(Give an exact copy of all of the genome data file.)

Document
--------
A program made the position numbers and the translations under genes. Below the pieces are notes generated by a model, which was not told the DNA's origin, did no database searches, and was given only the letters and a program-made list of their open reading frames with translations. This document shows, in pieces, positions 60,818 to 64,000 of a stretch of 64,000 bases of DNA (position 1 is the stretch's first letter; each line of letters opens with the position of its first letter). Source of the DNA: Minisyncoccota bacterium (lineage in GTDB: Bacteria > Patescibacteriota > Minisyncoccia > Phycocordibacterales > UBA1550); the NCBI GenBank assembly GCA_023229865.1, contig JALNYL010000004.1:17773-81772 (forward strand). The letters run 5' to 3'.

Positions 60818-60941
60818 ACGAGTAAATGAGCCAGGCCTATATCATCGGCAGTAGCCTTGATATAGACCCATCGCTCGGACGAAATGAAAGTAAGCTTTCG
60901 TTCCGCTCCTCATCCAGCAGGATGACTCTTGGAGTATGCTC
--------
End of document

A program made the position numbers and the translations under genes. Below the pieces are notes generated by a model, which was not told the DNA's origin, did no database searches, and was given only the letters and a program-made list of their open reading frames with translations. This document shows, in pieces, positions 60,818 to 64,000 of a stretch of 64,000 bases of DNA (position 1 is the stretch's first letter; each line of letters opens with the position of its first letter). Source of the DNA: Minisyncoccota bacterium (lineage in GTDB: Bacteria > Patescibacteriota > Minisyncoccia > Phycocordibacterales > UBA1550); the NCBI GenBank assembly GCA_023229865.1, contig JALNYL010000004.1:17773-81772 (forward strand). The letters run 5' to 3'.

Positions 60818-60941
60818 ACGAGTAAATGAGCCAGGCCTATATCATCGGCAGTAGCCTTGATATAGACCCATCGCTCGGACGAAATGAAAGTAAGCTTTCG
60901 TTCCGCTCCTCATCCAGCAGGATGACTCTTGGAGTATGCTC